Growing demand, growing enrollment 

Established in 2006, the University of Minnesota-Rochester has a unique approach to health-sciences education, with a focus on interdisciplinary learning. Students work in cohorts, courses have flipped instruction and active classrooms and all undergraduates are required to do research. Tenure-track faculty provide health sciences instruction, but their primary research is on education innovation, Carrell said. 

“One thing about Rochester is that they’re a different type of campus,” said Lincoln Kallsen, assistant vice president for institutional analysis, who has worked with Carrell on the campus’s plan. “It’s just a very different model for instruction and student support. And apparently [it’s] having some success overall.”

Instead of offering a wide array of majors and minors, the campus provides a limited number of degrees — including Bachelor of Science degrees in Health Sciences and Health Professions — that serve as “career pathways” to a variety of health care professions or advanced degrees.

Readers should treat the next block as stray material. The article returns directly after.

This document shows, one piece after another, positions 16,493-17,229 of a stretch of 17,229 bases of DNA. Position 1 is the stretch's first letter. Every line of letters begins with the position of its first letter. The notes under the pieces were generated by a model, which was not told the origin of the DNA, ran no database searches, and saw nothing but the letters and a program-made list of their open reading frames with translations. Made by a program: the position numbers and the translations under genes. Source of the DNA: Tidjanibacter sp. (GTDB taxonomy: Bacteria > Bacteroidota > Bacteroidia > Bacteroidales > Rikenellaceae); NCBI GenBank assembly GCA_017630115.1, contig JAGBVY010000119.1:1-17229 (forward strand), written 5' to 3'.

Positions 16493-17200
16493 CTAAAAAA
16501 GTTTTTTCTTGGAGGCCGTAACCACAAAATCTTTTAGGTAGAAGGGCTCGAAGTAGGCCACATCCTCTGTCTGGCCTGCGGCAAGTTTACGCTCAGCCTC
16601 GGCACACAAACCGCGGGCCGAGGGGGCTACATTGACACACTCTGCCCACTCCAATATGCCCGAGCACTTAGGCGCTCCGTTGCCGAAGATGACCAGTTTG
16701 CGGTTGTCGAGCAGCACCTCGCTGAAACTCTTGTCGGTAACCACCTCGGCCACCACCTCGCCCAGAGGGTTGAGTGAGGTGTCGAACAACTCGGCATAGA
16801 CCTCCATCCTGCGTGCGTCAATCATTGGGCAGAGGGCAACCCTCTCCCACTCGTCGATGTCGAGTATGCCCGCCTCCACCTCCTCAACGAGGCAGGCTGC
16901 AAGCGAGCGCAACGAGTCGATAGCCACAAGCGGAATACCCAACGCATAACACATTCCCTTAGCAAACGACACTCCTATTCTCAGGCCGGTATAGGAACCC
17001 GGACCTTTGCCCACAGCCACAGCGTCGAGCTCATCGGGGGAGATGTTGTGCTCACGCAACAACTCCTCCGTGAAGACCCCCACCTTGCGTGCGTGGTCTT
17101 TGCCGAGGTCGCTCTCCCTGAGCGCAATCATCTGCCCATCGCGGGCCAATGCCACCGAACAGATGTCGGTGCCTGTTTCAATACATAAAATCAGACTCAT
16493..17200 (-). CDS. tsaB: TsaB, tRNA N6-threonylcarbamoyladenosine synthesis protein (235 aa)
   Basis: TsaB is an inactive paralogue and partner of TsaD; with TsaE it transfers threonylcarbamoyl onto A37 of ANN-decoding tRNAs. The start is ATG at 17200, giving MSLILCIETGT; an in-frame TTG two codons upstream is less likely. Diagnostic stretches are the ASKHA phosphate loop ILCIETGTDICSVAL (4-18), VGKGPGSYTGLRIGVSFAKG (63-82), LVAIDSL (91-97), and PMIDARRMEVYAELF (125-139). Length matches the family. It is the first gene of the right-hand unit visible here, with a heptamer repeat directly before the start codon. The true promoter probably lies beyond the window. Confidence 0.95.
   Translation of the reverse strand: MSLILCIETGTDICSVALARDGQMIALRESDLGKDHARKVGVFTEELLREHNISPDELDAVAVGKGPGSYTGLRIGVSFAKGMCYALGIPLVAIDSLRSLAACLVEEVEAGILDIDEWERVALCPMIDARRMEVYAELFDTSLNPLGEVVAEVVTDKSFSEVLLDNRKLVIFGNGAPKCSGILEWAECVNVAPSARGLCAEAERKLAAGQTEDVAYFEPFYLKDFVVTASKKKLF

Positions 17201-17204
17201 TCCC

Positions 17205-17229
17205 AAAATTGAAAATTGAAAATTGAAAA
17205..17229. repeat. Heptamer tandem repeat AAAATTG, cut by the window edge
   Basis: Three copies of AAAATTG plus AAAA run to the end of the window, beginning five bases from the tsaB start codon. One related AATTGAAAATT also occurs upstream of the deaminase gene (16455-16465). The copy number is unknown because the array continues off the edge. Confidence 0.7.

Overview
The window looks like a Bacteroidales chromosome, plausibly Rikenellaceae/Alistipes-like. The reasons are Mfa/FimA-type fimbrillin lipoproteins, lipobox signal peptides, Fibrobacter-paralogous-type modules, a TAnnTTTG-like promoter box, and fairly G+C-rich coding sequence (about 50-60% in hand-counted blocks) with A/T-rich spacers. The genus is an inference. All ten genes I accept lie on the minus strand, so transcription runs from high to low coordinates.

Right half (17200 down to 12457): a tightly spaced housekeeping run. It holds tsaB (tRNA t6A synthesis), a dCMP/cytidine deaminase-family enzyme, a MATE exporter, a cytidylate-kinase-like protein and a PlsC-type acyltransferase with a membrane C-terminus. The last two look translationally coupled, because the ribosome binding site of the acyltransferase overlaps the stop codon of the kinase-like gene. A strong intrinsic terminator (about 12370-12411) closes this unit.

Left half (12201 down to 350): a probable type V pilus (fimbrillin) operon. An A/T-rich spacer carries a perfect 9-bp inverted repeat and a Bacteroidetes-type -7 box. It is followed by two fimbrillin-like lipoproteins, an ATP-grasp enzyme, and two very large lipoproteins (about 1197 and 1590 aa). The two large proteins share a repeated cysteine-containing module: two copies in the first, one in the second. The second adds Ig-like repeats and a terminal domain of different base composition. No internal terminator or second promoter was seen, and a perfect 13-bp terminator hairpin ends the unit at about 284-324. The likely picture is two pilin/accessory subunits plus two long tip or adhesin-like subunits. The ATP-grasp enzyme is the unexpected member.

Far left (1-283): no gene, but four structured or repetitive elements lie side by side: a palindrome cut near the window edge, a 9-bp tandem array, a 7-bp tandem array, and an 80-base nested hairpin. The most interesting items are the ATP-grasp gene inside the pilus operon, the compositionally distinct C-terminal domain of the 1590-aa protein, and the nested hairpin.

As evidence of success, Carrell pointed to the absence of an achievement gap at UMR, even with the campus’ diverse student body, which consists of more than 60 percent from underrepresented communities. 

“Such a startup public University is rather unusual,” she said. “Our way of doing education is different on purpose.”

However, the school is still looking to show others that their approach to education can work.

“They sort of have grown from nothing,” Kallsen said. “They are trying a completely different model and trying to see if they can get it to scale.” 

Carrell said the school’s plans for expansion match the increasing demand for health care professions. She highlighted data by the Minnesota Department of Employment and Economic Development, which shows that nearly 30 health care occupations requiring an undergraduate degree are growing by 10 percent more. That translates to more than 92,000 new jobs in the coming decade.